Rehab Centers: Driving Ability Following Upper Limb Amputation.

Driving ability following upper limb amputation.

Filed under: Rehab Centers

Prosthet Orthot Int. 2013 Feb 8;
Burger H, Marincek C

Background:In the existing literature, there is scarce information about subjects with upper limb amputation and driving.Objectives:The aim of this study was to find out how frequently subjects following upper limb amputation have problems when driving; most frequently proposed adaptations and, when possible, factors that influence driving ability.Study design:Retrospective clinical study.Methods:Medical records were reviewed of all subjects following upper limb amputation who had been amputated in the last 5 years and those with congenital upper limb deficiency who in the last 5 years turned 17.Results:Out of 37 subjects, 7 did not attend the clinic for assessment of driving abilities. They were significantly older at the time of the amputation (p < 0.001). To the remaining 30 who attended driving assessment, zero to four car adaptations (two on average) were proposed. There were no correlations between the number of suggested car adaptations and the age at the time of the amputation, amputation level, education and severity of phantom limb pain. Type of prosthesis also did not influence the number of car adaptations.Conclusions:Most people following upper limb amputation need at least one car adaptation for safe driving.Clinical relevanceMost people following upper limb amputation need car adaptations for safe driving. Assessment of driving abilities has to be a part of comprehensive rehabilitation of these persons. HubMed – rehab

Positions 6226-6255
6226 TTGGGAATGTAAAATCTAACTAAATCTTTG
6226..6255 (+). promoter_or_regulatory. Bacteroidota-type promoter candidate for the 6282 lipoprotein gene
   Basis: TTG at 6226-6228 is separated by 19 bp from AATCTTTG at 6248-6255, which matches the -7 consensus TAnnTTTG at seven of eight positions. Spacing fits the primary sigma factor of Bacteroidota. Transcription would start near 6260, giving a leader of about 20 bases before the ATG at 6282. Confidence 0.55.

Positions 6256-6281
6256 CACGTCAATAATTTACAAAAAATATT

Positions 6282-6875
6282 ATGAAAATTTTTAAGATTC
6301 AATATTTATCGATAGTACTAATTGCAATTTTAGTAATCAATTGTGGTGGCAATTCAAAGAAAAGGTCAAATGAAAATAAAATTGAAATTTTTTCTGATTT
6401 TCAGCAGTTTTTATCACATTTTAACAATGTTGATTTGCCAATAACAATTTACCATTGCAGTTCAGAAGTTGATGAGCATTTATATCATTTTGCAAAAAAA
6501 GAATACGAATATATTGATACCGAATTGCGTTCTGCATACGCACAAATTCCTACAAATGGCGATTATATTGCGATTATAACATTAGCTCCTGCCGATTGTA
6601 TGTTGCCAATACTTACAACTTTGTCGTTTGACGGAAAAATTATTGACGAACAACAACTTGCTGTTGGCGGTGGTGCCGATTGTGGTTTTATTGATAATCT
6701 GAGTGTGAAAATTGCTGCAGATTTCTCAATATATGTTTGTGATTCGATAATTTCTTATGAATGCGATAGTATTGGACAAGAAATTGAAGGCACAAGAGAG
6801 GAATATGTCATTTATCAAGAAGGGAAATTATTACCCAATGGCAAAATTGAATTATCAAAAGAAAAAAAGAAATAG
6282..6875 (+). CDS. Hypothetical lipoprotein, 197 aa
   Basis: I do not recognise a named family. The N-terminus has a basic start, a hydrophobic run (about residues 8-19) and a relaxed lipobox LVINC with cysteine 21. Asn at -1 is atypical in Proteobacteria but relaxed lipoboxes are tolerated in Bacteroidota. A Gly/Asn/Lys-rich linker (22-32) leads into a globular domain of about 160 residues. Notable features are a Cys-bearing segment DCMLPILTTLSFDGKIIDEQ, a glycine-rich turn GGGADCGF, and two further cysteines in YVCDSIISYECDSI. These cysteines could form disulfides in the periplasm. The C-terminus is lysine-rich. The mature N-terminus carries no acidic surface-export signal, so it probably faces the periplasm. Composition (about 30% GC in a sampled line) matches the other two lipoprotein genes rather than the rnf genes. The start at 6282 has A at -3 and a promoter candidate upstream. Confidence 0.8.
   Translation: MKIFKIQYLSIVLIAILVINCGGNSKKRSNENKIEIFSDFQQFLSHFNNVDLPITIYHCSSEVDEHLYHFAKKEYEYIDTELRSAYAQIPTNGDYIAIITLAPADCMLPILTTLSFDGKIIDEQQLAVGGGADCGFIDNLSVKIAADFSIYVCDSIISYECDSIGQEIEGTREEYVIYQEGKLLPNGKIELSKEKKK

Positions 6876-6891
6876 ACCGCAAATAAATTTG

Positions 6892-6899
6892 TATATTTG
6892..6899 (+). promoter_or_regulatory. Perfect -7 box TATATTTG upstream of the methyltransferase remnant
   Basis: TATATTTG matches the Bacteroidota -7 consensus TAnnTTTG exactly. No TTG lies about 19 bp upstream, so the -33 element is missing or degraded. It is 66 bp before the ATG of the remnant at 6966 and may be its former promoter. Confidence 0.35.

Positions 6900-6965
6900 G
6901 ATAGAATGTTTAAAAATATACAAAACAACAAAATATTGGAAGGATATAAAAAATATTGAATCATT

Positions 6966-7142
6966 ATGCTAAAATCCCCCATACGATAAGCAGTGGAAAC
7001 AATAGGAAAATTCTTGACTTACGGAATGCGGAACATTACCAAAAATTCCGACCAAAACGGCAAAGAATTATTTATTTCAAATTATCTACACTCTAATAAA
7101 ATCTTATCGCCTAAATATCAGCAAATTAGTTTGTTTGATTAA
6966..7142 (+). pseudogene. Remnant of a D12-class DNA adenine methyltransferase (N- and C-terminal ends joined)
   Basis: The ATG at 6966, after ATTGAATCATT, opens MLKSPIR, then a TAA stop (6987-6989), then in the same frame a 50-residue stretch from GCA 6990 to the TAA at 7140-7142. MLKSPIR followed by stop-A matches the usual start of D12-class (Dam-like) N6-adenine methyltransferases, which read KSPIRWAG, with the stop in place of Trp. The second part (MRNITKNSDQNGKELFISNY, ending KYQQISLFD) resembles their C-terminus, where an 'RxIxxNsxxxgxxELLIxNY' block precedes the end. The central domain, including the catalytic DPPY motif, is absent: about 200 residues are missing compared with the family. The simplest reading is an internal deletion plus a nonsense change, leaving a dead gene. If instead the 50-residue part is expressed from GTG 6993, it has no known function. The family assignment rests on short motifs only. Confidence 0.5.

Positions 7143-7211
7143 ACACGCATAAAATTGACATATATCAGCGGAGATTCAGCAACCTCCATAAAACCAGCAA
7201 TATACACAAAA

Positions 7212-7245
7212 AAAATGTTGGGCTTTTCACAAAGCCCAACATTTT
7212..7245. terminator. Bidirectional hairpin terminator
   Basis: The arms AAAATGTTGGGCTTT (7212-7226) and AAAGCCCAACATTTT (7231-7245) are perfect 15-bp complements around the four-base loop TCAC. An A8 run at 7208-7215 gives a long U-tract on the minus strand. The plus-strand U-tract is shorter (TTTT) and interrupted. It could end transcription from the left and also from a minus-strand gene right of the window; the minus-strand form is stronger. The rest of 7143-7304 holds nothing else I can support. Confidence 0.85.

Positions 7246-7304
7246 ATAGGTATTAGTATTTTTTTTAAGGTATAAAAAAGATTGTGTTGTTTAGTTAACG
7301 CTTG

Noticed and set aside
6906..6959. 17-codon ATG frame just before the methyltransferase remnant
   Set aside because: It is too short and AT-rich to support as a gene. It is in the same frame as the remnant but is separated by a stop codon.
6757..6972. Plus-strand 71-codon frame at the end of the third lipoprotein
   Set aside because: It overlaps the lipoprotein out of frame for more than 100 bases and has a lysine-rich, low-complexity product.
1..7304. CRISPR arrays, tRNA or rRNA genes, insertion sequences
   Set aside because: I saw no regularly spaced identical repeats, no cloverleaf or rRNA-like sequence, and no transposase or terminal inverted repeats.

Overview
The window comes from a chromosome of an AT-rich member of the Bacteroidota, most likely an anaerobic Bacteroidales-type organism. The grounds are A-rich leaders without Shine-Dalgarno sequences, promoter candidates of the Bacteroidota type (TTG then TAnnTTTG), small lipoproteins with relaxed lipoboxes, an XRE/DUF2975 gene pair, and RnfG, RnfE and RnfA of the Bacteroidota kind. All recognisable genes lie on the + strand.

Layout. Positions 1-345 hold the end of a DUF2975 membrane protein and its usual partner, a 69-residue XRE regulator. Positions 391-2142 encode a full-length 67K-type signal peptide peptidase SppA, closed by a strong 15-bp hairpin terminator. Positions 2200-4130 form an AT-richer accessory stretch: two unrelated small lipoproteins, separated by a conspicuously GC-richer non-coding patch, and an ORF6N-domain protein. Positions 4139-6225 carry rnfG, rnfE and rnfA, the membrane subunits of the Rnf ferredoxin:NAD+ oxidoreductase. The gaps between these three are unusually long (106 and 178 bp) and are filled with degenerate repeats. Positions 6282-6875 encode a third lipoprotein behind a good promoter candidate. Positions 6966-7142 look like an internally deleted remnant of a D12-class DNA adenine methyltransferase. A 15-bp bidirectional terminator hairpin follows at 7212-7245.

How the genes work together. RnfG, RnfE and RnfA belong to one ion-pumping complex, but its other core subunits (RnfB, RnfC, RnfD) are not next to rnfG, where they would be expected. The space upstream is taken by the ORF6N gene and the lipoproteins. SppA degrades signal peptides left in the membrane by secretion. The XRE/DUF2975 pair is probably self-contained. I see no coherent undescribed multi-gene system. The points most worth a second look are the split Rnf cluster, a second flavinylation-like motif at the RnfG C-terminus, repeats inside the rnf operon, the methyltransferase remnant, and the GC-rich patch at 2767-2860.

A retrospective study on traumatic spinal cord injury in an inpatient rehabilitation unit in central Saudi Arabia.

Filed under: Rehab Centers

Saudi Med J. 2013 Feb; 34(2): 161-5
Al-Jadid MS